Does Shock Therapy Work When Teaching about Safety?

Not too ago I participated in a course on how to drive a forklift truck. Part of the course was a classroom session in which the facilitator seemed to enjoy nothing more than telling anecdotes about terrible forklift accidents. Those anecdotes left a deep impression on me and they have made me much more careful whenever I am driving a forklift truck. However they also paralysed my partner (who owns the business that uses the forklift), making her completely nervous when she has to drive it.

I was reminded of this course when I chanced upon the following safety video:


(actually the video that I saw had even more gore, but has now been removed)

In the Netherlands we have had a campaign for years that warns people not to be careless when dealing with fireworks. The slogan is “Je bent een rund als je met vuurwerk stunt” (meaning something like: “You are an idiot when you play around with fireworks”). The initial campaigns were very shocking with posters and videos of damaged limbs. I couldn’t find any of the original materials, but did find this photo from a news article:

Slogan on the poster in the background: "...Stuffed 30 firecrackers in a football..."

Slogan on the poster in the background: "...Stuffed 30 firecrackers in a football..."

and this TV ad::


“Old year’s eve, we are ready for it. You too?”

The campaign has now lost its shocking edge and tries to make its point by alluding to what can happen to your virility when you have an accident:


“Gentlemen, never keep fireworks in your pockets”

Talking about virility is now an oft-used trick in trying to stop people from doing things. It is used in this UK anti-smoking ad for example:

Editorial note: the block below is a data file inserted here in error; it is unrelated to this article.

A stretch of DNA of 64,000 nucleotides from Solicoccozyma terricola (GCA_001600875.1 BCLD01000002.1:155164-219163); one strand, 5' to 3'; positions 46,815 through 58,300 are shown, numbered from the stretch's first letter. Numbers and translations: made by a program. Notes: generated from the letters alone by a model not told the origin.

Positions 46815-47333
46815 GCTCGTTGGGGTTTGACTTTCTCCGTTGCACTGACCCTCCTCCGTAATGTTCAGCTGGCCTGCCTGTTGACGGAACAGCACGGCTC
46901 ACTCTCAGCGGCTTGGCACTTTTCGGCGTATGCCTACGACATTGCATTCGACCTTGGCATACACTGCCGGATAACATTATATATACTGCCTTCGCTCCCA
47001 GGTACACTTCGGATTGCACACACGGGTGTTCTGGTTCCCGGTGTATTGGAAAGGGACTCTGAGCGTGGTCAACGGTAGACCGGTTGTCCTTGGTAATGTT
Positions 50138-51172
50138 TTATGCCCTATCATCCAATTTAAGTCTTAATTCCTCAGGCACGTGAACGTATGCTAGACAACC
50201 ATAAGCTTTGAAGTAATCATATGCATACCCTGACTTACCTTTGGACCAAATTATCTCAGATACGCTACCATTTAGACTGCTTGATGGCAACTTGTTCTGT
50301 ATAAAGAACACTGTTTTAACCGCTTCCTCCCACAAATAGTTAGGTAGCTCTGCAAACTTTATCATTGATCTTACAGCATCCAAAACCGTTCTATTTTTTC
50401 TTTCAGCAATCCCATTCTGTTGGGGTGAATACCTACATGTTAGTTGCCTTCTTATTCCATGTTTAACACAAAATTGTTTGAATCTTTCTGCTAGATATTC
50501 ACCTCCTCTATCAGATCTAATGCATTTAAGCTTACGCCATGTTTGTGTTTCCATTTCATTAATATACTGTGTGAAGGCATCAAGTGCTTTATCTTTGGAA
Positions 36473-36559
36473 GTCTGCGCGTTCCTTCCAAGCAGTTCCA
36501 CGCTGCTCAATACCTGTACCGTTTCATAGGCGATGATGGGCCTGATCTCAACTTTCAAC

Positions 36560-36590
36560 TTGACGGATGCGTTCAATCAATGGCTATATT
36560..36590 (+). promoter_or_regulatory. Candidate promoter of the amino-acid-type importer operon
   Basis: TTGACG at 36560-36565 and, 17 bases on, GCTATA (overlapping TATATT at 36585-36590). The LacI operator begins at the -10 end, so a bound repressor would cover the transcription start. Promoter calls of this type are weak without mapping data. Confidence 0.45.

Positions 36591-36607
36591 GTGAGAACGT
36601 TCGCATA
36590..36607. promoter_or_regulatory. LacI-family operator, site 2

Does smoking make you hard?

Does smoking make you hard?

These last two campaigns are obviously geared towards men (so was the forklift course by the way: the facilitator could not stop making offensive sexist jokes) and I wouldn’t be surprised if men in general need a different campaign than women when they need to be scared into (not) doing something.

I would be very interested to hear about any research that has been done into teaching about safety. It would be great if people have tried to answer questions like:

  • Is is possible to change people’s work behaviour by scaring or shocking them with graphic examples?
  • If yes, does this change in behaviour last and does it make them more careful or too careful (to the point of paralysis).
  • Are there relevant cultural and gender differences when trying to teach about safety?

Does anybody have some pointers or opinions?

Online Educa Berlin 2008: Language

Jay Cross

Jay Cross

Language is still our prime tool for learning. I find language a fascinating subject and noticed a couple of things about language during the Online Educa.

First, Jay Cross. He was a panelist during the Battle of the Bloggers session. One topic they discussed was the financial crisis and how it could affect our profession. Jay said that if you are currently a Director of Training it would probably be smart to change your job title to something like Director of Sales Readiness (“we can’t let the director of sales readiness go…”). I think he is right. Language changes perception and a change in how you call something can significantly alter people’s behaviour. This is also the reason why I don’t like to use the Dutch word “allochtoon“: I think it has an unnecessary connotation of exclusiveness and us versus them.

Jay was very insightful about the other topics too, so I decided to go to the front desk an buy his book Informal Learning: Rediscovering the Natural Pathways That Inspire Innovation and Performance. I like how he consciously has put “performance” in the title of his book. That way he instantly disarms any suggestion that informal learning is just a pet topic for educational scientists. Instead, it directly addresses the issue that is central in the corporate world: “executives don’t want learning; they want execution. They want the job done. They want performance.”